And what a week! There’s been so much happening at Westminster over the last few weeks that it’s been hard to find time to get down to the blog, before there are new developments! A couple of weeks ago we had some late night debates on the finance bill – and this week obviously the big domestic news has been the News of the World scandal – there’s clearly going to be much more to come – Ed Miliband has shown real leadership on the issue and I think he has shown that he recognises the public concerns on the whole issue – not just the phone hacking, but also the whole question of media ownership and the way the government has been handling the proposed BSkyB takeover.
But that’s not been the only issue out there. The big international news has to be the drought and return of famine in East Africa. 10 million people are already at risk, and millions of more may be over the next few months. In my role as a Shadow Minister for International Development, I’ve been involved this week in a number of meetings with international development NGOs, including Islamic Relief, CAFOD and the African Development Forum, and this has been a major theme. I also spoke for Labour at a Commons committee meeting to approve more UK funding for the Caribbean Development Bank and the Inter-American Development Bank – the extra funds for the former being a grant for Haiti to help pay for the ongoing reconstruction after the earthquake in that country.
The earthquake in Haiti could not have been prevented. Nor of couhttp://www.blogger.com/img/blank.gifrse, could the drought in East Africa. But there have been plenty of warnings about the likelihood of famine, and there is no doubt that much more could have been done to limit the effects of the drought – the world community has failed here, and without proper reforms and action, this crisis will undoubtedly recur again. At least the UK public has responded to the emergency appeal, and we are looking at radical ways of improving our response to humanitarian and emergency crises.
Another area where the world needs to do more, but where there have also been successes, is in tackling the challenge of HIV and AIDS. This is an issue affecting both developing countries, and our community here in Scotland. I’m taking part in an event in Edinburgh later today organised by Waverley Care on that very theme – I’ll be putting my full speech up on the web in a day or so. (Another link between our community and the wider world has been the CORE group in North Edinburgh – and I was at their event a couple of weeks ago to bid farewell to their Director Tesfu Gefesse who is off to run an international project for Save the Children in Ethiopia.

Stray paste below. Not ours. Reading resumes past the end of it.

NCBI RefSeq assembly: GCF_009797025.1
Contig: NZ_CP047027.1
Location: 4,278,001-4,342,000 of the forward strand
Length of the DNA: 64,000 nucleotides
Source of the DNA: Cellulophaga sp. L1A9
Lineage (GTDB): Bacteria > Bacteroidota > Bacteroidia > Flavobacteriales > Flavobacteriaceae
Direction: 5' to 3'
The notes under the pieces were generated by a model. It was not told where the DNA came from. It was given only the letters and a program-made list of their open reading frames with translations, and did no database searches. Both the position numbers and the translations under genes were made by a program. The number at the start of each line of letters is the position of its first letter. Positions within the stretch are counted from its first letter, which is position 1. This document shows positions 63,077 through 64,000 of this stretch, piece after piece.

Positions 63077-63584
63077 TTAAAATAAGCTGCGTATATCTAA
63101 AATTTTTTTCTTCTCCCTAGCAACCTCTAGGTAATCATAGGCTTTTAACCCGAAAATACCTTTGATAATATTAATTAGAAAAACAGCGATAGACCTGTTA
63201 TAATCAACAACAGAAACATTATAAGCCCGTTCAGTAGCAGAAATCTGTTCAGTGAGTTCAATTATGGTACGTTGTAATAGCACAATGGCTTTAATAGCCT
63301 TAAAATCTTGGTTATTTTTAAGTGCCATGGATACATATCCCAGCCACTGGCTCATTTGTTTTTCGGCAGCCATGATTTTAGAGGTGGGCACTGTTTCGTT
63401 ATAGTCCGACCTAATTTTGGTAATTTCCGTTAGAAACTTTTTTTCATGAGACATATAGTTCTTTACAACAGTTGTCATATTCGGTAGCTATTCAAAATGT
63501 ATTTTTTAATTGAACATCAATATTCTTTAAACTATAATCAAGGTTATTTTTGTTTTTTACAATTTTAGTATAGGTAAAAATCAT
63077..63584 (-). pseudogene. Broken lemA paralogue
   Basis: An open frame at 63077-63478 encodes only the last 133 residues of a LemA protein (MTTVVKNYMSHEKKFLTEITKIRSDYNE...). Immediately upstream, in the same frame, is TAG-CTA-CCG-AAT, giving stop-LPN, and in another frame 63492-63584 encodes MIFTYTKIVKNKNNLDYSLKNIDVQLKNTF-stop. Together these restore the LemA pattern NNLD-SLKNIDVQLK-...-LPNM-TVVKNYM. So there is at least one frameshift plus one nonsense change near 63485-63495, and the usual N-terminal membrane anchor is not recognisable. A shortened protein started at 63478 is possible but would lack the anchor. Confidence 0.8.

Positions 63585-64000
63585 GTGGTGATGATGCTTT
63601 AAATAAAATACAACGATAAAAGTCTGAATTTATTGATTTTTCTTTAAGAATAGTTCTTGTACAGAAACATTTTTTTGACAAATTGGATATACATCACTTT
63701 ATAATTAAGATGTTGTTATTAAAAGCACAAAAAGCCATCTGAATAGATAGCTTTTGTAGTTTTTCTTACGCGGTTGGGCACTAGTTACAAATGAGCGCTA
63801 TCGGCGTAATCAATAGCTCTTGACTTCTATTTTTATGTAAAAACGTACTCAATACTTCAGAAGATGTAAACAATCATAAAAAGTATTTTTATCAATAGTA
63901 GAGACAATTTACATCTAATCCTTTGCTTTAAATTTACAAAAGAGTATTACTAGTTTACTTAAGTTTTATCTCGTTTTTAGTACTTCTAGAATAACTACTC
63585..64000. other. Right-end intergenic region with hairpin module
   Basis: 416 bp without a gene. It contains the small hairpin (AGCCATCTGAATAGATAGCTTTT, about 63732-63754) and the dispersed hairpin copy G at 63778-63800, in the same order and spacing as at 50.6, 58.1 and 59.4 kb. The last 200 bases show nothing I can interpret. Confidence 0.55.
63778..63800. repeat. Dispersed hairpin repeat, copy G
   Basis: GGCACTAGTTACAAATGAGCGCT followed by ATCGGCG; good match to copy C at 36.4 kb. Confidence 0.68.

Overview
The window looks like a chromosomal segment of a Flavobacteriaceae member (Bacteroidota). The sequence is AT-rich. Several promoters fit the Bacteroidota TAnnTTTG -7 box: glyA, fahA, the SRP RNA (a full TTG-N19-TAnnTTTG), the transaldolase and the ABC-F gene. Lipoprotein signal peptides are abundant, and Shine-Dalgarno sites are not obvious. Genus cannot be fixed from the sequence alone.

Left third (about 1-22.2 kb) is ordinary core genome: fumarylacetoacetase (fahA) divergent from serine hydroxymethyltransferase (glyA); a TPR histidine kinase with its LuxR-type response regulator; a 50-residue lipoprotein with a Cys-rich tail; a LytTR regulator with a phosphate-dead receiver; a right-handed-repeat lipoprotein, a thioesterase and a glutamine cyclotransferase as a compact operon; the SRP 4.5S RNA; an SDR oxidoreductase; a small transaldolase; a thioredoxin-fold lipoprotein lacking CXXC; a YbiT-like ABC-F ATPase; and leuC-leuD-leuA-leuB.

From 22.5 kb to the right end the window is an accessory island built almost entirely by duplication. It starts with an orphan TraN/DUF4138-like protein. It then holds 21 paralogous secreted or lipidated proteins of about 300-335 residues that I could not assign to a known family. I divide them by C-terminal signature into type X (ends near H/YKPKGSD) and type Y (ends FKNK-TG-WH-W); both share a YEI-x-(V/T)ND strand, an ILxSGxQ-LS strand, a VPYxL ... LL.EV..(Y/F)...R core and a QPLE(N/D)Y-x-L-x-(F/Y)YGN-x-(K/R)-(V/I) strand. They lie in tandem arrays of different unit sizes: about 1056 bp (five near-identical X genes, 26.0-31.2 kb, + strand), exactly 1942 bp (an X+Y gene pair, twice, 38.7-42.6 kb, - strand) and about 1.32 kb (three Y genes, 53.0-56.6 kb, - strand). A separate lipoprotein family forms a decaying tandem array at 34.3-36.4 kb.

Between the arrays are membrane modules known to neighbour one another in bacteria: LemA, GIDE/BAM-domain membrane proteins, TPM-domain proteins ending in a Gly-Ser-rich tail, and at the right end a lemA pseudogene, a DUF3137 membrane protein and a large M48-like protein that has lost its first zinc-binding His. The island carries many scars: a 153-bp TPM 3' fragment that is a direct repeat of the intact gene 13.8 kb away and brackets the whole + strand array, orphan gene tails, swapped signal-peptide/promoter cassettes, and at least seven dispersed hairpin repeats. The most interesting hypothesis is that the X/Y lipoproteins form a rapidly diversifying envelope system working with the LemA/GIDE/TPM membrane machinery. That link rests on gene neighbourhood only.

A different type of challenge, but an ongoing one at home, is thhttp://www.blogger.com/img/blank.gife shortage of affordable housing in our communities, and I’ve joined with my local Labour colleagues Malcolm Chisholm MSP and Leith councillor Gordon Munro in backing a bid by Port of Leith Housing Association for two housing projects in Leith.
Along with that, I’ve still been getting the regular turn-out at MP surgeries – not surprisingly, there’s been a steady increase in people coming along with various problems associated with benefits and unemployment. I’ve also, of course, been out on the streets supporting Labour’s campaign to win the crucial by-election for the City Centre ward on Edinburgh City Council.
Finally, a word to those sending me emails in support of various campaigns – I seem to be getting hundreds each week at the moment. I do read them all, and will reply to them all – but if my replies are relatively brief, I hope you will understand!